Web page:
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Women honored at JSPOA gala

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Dozens of seniors honored the hardworking women of southeast Queens during the Jamaica Services Program for Older Adults 43rd annual gala at Russo’s on the Bay in Howard Beach.

The Nov. 5 gala honored women who live in southeast Queens and have dedicated their lives to improving the lives of others within their community.

The honorees were York College President Dr. Marcia Keizs, Community Board 12 President Adrienne Adams, Executive Director for Cultural Collaborative Tyra Emerson and Director of Dress for Success Shandeeyaky Shabazz.

Jamaica Services Program for Older Adults Board President William Collins said the women being honored were “women who make Jamaica work.”

Borough President Melinda Katz, who attended the event, said Queens “is a great place to be. We are still at our core a borough of neighborhoods. Folks are fighting for better lives, to take care of their parents. JSPOA represents some of that great work.”

Katz said the honorees could not be thanked enough for the work they do in their respective communities.

ABC News anchorwoman Sandra Bookman, host of the Sunday afternoon show “Here and Now,” was the mistress of ceremonies.

“There is not time or space to list all of the achievements these women have accomplish­ed,” Bookman said, who received a lifetime achievement award at the gala.

Each honoree spoke after being presented with the award.

Keizs remembers when she started her journey to the United States.

“I am delighted to be among the women who make Jamaica work. At York we are trying to fulfill the vision of its founders. As a little girl, I did not know I was started my long walk from Kingston, Jamaica to Jamaica, Queens.”

Adams, who has become a potent force in the community by fighting for resources, said she would continue to stand with her community and take on any obstacles.

Emerson, who organizes the annual JAMS festival in downtown Jamaica. She said JSPOA was important to her family, especially her 85-year old mother. “She goes to JSPOA every day of the week,” Emerson said.

The evening included a cocktail hour, dinner and dancing to old-school music such as Marcia Griffith’s “Electric Slide” and the Temptations “Beauty is only skin deep,” performed by The Brown Sounds.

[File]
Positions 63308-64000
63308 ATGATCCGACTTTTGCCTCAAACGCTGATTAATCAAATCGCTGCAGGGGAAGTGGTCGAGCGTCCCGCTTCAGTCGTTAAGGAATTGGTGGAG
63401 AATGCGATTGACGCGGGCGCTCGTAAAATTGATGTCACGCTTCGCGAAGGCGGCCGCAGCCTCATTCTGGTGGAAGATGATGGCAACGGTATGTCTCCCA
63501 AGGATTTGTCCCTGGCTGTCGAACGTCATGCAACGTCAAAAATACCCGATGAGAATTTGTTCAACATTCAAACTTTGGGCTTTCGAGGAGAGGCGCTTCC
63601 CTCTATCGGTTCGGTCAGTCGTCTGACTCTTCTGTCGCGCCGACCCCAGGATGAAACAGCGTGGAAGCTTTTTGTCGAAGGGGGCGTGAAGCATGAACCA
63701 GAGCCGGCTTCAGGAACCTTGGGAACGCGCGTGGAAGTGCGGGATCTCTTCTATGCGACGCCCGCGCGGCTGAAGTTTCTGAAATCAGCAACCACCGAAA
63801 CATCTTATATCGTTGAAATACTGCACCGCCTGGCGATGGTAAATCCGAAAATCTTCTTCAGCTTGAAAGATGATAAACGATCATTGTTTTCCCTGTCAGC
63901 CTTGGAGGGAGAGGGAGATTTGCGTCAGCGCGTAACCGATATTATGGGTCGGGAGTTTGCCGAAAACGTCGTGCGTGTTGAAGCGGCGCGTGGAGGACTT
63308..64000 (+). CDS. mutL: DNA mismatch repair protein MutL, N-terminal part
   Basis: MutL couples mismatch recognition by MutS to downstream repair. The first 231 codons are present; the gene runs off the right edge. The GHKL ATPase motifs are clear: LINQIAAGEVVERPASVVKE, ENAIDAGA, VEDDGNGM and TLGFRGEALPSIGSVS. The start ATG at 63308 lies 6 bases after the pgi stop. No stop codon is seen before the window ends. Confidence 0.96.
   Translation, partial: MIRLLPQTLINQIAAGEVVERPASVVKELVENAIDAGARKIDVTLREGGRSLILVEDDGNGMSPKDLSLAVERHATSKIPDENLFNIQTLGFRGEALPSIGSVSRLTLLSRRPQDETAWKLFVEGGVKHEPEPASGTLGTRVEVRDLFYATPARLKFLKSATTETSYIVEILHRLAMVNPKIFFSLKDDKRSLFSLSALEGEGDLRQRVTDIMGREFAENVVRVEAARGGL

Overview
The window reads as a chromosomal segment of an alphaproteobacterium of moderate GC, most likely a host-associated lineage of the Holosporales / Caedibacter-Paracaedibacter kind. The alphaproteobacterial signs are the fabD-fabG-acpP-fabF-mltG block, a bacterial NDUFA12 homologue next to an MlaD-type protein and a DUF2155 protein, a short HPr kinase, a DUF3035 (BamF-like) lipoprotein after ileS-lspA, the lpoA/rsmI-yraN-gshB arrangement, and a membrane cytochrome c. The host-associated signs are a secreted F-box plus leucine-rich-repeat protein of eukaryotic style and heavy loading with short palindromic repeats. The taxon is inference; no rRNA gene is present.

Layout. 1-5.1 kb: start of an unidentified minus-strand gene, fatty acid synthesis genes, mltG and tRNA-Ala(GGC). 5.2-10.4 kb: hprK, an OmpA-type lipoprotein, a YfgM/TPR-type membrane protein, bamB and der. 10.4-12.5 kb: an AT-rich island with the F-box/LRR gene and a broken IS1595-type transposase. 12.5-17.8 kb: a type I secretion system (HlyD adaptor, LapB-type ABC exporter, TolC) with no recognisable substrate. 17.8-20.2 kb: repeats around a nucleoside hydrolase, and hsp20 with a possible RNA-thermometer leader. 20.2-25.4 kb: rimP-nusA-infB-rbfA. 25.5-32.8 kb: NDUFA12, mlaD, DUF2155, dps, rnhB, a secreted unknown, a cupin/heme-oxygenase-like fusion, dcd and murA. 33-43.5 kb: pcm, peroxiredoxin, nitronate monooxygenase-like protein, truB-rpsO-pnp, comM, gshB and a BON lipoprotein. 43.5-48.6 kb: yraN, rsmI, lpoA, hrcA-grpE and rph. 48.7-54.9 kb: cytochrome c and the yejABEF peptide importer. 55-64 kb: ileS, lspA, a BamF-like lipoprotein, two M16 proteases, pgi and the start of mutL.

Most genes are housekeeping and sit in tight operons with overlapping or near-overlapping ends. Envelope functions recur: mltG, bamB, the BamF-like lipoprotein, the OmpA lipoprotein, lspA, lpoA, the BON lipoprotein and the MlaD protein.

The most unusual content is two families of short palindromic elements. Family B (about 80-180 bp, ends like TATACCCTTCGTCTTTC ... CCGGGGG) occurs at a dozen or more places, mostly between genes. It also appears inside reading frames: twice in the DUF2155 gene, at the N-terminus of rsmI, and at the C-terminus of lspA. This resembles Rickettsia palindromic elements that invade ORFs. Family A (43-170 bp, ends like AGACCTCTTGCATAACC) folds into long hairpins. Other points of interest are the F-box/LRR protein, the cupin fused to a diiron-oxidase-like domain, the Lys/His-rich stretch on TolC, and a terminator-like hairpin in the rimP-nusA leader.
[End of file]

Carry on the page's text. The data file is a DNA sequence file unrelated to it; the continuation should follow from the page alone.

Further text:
Reach Reporter Sadef Ali Kully by e-mail at skully@cnglocal.com or by phone at (718) 260–4546.

Posted 12:00 am, November 15, 2015
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Joe Moretti from Jamaica says:
The Jamaica Services Program for Older Adults 43rd annual gala at Russo’s on the Bay in Howard Beach was held on November 5th to honor women who live in southeast Queens and have dedicated their lives to improving the lives of others within their community. Borough President Melinda Katz, attended the event and said Queens “is a great place to be. We are still at our core a borough of neighborhoods. Folks are fighting for better lives, to take care of their parents. JSPOA represents some of that great work.” Katz said the honorees could not be thanked enough for the work they do in their respective communities.

Yet one women from Jamaica was obviously missing for all her hard and continuous work she had done for the community for years, helping to improve the quality of life in a community that has major quality of life issues due to poor leadership from local elected officials. Community Activist/Advocate Pamela Hazel, who has a full time job and a family, works tirelessly organizing clean up projects of garbage strewn areas that our local leaders have continuously ignored, not afraid to get her hands dirty. She monitors the area, taking photos of problem sights and contacts elected officials and city agencies from garbage issues to leaky MTA buses and everything in between. She passes out flyers about problems in the areas. She not only organizes many clean up projects, but she organizes protests as she recently did on Monday (11.17.15) in front of Senator Leroy Comrie’s office to protest the huge number of homeless shelters that are constantly dumped into a community that is struggling to improve itself.

But there in lies why you will not see someone like Ms. Hazel honored or given an award (not that she would care anyway). She is not afraid to speak out and criticize elected officials like Katz, Comrie and many others for their neglect of this community, their lack of addressing issues and action plans for solving problems. See, these public servants (a word you hear less and less), who work for us and our tax dollars pay their bloated salaries, which pretty much amount to part-time jobs, do not like to be criticized, they do not like to be called out on their BS, they do not like to be held accountable, they do not like to be held in a negative light, no matter how much they deserve to. They do not like folks who rock the boat.

And so someone like Pamela Hazel will never be honored for her constant hard work she does does in this community for no pay. Now, not too take anything away from the women who were honored, many whom it is their job and they get paid for improving lives, but Ms. Hazel, does this in the true definition of a public servant, not to be paid or recognized or have photo ops or attend ceremonies to name streets or other useless crap that really serves no purpose, but to truly help improve a community that she lives in and obviously cares about.

Kudos to Pamela Hazel, even if Katz or others refuse to acknowledge her contribution to the Jamaica community.

https://cleanupjamaicaqueens.wordpress.com/
Nov. 17, 2015, 2:36 pm

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